toiletriesHiding under the kit is a small internal pocket where I keep toiletries stuff like shampoo for after gym, cocoa butter etc.

This pocket seems to collect various forms of anti-cold and anti-lactose tablets too.

back pocketFinally, the back pocket spilling out onto the desk. A few books for research, a big package full of presents to be posted to a friend and my makeup case. The purple bag with a panda on it is my knitting bag - you can't see inside there because it's full of secret Bakerloo stuff. And the yellow and white thing in the front is the baby blanket I've just finished for my cousin, as her mum's passing through London today.

It's a shame the inside of my knitting bag is classified. I'm quite intrigued to know what other people have in theirs too. So I won't tag anyone's hand/day-bag but if anyone reading this wants to flash their knitting bag on their blog, consider themselves well and truely tagged.

Will do proper FO shots of the DNA blanket in a day or so.

Thursday, May 25, 2006

they're watching me

Swatch show, showing a sneak of Bakerloo. The camera's doing that weird thing with the red in the purple which distorts it a bit. Face to face this stuff reminds me of The Hulk. That or CND's old logo colours. Mad scientists either way.

The scarab's not especially meaningful - my brother's just been on holiday to Egypt.


For various personal reasons I've been taking the tube a lot recently and discovered that knitting on the Underground is different from the bus (I do most of my knitting on the top of big red double deckers).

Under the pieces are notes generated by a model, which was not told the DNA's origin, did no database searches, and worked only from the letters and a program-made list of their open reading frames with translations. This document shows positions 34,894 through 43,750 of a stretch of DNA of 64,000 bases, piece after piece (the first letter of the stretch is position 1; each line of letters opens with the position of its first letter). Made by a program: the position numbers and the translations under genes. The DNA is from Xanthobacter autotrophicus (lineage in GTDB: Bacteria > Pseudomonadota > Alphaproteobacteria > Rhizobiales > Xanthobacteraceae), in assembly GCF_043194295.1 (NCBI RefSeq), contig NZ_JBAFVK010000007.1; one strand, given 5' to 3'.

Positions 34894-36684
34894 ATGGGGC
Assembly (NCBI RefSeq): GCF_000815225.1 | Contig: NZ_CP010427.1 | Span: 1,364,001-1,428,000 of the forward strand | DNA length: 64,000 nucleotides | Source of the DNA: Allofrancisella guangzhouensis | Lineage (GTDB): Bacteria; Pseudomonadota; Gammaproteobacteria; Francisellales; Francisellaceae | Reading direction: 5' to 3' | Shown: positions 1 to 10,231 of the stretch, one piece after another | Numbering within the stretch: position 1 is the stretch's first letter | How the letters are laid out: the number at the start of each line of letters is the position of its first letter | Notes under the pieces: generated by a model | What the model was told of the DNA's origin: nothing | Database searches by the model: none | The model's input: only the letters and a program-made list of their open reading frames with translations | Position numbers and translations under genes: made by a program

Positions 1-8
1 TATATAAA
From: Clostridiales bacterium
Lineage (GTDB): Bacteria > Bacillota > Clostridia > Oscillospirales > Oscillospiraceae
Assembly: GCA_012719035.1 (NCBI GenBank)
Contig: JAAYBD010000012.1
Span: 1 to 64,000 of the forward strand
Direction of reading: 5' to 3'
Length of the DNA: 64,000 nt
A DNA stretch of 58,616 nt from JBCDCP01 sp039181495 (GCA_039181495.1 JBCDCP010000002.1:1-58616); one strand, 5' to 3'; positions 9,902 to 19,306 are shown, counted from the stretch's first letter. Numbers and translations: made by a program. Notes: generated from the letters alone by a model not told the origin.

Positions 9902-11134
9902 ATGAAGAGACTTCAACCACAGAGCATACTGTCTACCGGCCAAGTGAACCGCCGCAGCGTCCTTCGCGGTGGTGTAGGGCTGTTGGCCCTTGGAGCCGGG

You have less elbow space, the lighting's not so good and its so much more bumpy. But the main difference is how much more public it is.

Knitting on the bus, or even in a coffee shop, is in public, but people don't really look for very long. On the tube, people STARE. What's more, they talk about your knitting to each other like you can't hear. "Is that crochet?" (n.b. you apparently pronounce the "t" in crochet when on the district line).

I think it comes down to two things: (a) people sit facing each other on the tube, and (b) they don't really have much else to look at than each other (unless you count the Metro, which I don't). There is a great book based on how tube travelers stare and think about their fellow commuters. Set on a Bakerloo train in fact. 253, by Geoff Ryman. It was one of the first books to start online, you can see the site here.

Publicity aside, my favourite tube knitting moment happened on monday evening. I sat in the middle of two guys both untangling their MP3 player earphones while I was untangling yarn from my addi turbo cable. The three of us must have looked hilarious to all those people.

Those people starring. They stare I tell you, STARE.

Monday, May 22, 2006


I'm stuck with lots of slighly dull WIPs so here's a pre-blog vintage FO. It's "Knitney" (a knitted Britney Spears, for a friend with unhealthy obsession). She looks sad, doesn't she?